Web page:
A new security hole has been discovered in the world's most widely used smartphone operating system, Android, which could affect virtually every version of the system from 2012.
Eight academics from three different universities jointly reported the discovery of a security hole affecting Android and was called "RAMpage". RAMpage breaks fundamental isolation between user-installed applications and the operating system's own processes, remembering a bit the failures we had this year on Intel processors on traditional computers.
The exploitation of RAMpage allows attackers to gain administrative access to the system and hence access to data stored on the device, including passwords stored in applications or browsers, photos and videos, emails, instant messages, etc.
RAMpage attacks the ION subsystem on Androids, which is a memory allocation driver that was released by Google along with Android 4.0 Ice Cream Sandwich. Interestingly, researchers claim that RAMpage is versatile and conceivable to see attacks involving it on iOS devices and even desktops.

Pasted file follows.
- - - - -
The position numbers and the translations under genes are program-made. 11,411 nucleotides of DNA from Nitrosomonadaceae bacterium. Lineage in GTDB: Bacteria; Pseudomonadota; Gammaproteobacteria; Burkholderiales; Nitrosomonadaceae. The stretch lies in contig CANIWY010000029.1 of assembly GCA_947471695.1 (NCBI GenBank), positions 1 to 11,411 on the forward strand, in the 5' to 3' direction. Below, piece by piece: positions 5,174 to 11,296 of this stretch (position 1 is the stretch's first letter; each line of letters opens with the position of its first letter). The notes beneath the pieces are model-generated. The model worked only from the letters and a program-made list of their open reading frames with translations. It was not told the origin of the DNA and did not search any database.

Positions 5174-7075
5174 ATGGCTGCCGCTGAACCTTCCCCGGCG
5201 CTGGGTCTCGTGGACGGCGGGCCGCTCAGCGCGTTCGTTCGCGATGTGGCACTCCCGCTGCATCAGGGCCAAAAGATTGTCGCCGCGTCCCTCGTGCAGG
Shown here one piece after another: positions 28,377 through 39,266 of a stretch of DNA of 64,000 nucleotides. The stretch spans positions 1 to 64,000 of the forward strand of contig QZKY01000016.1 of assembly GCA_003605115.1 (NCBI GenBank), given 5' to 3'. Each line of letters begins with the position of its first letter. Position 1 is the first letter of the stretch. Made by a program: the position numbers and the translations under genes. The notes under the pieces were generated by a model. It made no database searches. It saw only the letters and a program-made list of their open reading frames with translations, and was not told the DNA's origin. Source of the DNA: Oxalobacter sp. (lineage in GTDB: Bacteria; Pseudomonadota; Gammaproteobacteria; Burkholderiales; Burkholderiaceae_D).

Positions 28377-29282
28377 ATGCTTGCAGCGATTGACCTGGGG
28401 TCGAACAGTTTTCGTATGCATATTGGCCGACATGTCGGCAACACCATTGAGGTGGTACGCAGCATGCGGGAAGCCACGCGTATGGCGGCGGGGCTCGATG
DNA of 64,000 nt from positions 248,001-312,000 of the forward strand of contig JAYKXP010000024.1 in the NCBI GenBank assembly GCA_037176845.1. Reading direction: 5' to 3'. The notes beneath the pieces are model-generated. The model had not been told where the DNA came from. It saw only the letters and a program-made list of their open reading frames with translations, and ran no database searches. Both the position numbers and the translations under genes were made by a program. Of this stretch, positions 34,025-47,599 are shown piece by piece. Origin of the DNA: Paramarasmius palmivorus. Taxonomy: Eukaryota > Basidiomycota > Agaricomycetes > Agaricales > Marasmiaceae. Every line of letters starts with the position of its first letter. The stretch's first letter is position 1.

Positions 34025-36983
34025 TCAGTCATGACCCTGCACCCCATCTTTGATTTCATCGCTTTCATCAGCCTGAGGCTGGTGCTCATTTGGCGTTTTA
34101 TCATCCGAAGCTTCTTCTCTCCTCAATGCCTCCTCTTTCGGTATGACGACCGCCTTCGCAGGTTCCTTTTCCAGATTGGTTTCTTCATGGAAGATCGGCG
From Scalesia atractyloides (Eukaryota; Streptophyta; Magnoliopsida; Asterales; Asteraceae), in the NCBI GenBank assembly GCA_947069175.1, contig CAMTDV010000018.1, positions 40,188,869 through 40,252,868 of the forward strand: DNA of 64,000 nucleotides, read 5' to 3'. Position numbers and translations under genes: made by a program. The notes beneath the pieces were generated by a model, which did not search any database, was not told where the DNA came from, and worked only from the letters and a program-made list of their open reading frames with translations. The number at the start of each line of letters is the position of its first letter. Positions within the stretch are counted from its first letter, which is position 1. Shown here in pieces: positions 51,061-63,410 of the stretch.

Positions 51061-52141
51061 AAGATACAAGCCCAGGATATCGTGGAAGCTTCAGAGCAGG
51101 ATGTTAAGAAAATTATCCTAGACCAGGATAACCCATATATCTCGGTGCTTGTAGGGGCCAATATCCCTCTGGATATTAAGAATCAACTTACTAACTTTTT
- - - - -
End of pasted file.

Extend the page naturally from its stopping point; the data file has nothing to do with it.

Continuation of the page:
Like RAMpage for ION, gadgets that use LPDDR2 / 3/4 RAM are affected. In other words, if your Android phone was launched during or after 2012, it is potentially vulnerable to attack.
The research involving RAMpage is still fairly new, but now that a spotlight is being placed on it, we expect Google and other OEMs to do their part to get patched devices for users around the world. Which once again may end up weighing said device fragmentation, as we discussed in yesterday's article about Android GO. Source _____________________________________________________________________________ See any errors or would you like to add any suggestions to this article? Collaborate, click here.